Document Type

Book Chapter

Publication Date



Samuel Johnson once wrote, "It is so far from being natural for a man and woman to live in a state of marriage that we find all the motives which they have for remaining in that connection, and the restraints which civilized society imposes to prevent separation, are hardly sufficient to keep them together." In this chapter I shall pursue Dr. Johnson's provocative suggestion by asking what restraints (if any) society might impose through law on couples to join them in marriage in the first place and to keep them in it after they have married.

But why might society wish to do so? For the purposes of this chapter, I am instructed to make a crucial, if controversial, assumption. I am required to assume that, in general, it is best for spouses to make an enduring marriage and for their children to be brought up by both of their parents in a stable home. Like most worthwhile assumptions about social life, this one may be wrong. No doubt there will always be individual cases where the spouses and their children alike will benefit if the marriage ends. Nevertheless, it seems to me a plausible and useful social generalization that couples will be happiest where they can develop a relationship on whose permanence both can depend and build and that children will prosper most where they can rely securely on the attention of two committed caretakers.

My assignment imposes a (not unwelcome) limitation. I will not survey the entire range of governmental policies that might enhance marital stability. Rather, I will limit this essay to those rules that fall within the field of "family law." I will leave to people more expert than I those family policies that fall within the category of social welfare programs. Obviously, this limitation is not born out of any belief that those programs cannot contribute significantly to marital stability ( or, even failing that, to the happiness of families and the children in them). Quite the contrary. For example, single-parent families may be relatively common in some communities because in them young men cannot easily find the jobs they need to make marriage seem reasonable. And divorce rates seem to fall as income rises. If these observations are correct, programs to alleviate poverty might well do more to promote marriage and marital stability than the more direct ministrations of family law.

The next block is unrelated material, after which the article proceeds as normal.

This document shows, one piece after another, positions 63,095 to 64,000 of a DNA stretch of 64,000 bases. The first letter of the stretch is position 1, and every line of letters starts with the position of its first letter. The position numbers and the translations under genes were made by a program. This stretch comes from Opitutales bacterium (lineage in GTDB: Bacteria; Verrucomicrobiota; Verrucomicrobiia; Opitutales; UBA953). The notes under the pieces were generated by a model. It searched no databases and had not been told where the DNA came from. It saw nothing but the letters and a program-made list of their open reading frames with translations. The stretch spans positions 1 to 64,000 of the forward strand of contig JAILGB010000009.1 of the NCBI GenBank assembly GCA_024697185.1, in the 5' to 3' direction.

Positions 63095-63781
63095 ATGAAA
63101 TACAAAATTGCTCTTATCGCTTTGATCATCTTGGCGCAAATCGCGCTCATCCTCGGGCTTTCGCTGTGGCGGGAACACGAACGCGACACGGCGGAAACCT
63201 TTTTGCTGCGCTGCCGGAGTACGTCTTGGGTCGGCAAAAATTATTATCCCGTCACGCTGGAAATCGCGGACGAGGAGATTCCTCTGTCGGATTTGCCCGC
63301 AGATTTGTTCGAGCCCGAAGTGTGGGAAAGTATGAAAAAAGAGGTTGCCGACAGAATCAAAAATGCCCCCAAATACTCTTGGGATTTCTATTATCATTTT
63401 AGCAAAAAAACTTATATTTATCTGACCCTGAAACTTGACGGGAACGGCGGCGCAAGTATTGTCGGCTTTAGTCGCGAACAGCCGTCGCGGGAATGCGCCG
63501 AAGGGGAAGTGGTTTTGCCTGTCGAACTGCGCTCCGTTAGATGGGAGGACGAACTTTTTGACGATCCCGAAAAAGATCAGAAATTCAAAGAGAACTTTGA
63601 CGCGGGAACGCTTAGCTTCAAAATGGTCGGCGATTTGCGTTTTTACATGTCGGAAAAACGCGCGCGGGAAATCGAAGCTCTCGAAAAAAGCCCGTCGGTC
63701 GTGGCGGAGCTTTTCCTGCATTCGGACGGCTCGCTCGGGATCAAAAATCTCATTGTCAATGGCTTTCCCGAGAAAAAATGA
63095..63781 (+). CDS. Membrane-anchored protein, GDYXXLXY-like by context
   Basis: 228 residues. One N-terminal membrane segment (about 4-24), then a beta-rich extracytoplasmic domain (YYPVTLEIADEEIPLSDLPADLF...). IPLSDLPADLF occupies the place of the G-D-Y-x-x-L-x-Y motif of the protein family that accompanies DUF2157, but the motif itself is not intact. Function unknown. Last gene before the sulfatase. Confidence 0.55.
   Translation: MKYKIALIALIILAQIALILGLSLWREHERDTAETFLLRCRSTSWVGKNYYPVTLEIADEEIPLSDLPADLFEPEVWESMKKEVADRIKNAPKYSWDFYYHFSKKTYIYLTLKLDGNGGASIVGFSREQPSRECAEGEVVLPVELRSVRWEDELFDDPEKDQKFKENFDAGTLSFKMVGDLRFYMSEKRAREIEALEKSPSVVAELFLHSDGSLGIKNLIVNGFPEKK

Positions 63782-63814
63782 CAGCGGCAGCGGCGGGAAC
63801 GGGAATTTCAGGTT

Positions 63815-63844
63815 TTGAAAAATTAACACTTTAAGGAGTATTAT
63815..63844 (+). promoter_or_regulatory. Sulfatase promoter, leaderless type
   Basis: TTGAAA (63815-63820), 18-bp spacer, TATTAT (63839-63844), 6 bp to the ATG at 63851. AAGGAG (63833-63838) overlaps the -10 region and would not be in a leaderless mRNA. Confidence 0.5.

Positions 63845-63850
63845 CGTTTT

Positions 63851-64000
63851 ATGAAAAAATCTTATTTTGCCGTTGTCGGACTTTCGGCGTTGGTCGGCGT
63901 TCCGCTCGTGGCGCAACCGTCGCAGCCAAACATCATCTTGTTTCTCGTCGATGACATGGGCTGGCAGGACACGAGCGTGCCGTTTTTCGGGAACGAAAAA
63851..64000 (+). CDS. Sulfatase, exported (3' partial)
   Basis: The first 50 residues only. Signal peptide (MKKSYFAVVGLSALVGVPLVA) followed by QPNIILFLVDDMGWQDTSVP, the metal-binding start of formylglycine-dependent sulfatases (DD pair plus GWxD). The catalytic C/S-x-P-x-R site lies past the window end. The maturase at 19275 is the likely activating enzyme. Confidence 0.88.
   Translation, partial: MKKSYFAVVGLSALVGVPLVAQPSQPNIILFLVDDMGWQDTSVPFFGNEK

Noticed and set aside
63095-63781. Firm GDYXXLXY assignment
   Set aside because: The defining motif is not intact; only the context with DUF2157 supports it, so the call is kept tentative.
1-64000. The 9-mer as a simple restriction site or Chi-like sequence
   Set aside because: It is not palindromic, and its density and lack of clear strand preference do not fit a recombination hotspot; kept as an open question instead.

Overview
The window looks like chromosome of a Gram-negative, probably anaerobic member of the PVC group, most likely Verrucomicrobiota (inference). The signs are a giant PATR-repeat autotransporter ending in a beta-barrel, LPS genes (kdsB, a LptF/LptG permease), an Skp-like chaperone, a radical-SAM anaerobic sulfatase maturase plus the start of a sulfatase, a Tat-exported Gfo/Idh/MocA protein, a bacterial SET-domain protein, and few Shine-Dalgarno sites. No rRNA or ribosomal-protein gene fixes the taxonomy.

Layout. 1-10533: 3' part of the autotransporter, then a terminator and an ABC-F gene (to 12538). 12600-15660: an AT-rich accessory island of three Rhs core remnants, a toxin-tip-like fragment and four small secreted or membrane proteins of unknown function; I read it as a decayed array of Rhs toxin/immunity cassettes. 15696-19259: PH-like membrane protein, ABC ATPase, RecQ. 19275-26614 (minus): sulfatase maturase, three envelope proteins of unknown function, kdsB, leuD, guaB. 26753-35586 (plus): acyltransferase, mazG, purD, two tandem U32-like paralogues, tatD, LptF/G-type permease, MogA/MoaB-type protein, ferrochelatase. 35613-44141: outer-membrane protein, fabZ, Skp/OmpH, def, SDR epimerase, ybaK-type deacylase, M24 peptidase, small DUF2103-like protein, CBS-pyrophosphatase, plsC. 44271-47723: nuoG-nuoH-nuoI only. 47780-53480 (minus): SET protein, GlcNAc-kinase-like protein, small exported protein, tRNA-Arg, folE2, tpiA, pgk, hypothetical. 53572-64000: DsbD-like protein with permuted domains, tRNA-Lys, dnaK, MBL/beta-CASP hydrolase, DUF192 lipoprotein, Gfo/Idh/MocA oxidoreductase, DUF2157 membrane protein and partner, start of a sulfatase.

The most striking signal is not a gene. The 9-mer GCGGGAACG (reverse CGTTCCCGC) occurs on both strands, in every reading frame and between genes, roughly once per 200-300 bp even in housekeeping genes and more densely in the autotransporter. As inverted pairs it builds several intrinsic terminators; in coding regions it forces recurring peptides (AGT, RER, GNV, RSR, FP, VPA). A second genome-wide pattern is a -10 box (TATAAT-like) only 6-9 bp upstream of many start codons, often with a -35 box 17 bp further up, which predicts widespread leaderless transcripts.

In sum, then, I will ask how family law can promote the marital stability that we hope will lead to happier couples and happier children. I will argue that family law tries to serve that goal by some direct means. But I will contend that it tries to do so more broadly by indirect means-by laboring to shape and support the social institution of the family. In recent decades, that social institution appears to have weakened, perhaps so much so that the family is beginning to be deinstitutionalized. And in that period, family law has, if anything, contributed to this trend. This raises the question whether the trend can be reversed. To answer that question, I will systematically survey family law's repertoire of rules. I will then canvass some of the limits of those tools. I will close by concluding that those limits are substantial, but that it does not follow either that there is no useful work to be done or that the law must do it all.


All rights reserved. Please contact the publisher for permission to copy, distribute or reprint. Pg 187-213, The Law and the Stability of Marriage: The Family as a Social Institution by Carl E. Schneider, 1996, reproduced by permission of Rowman & Littlefield.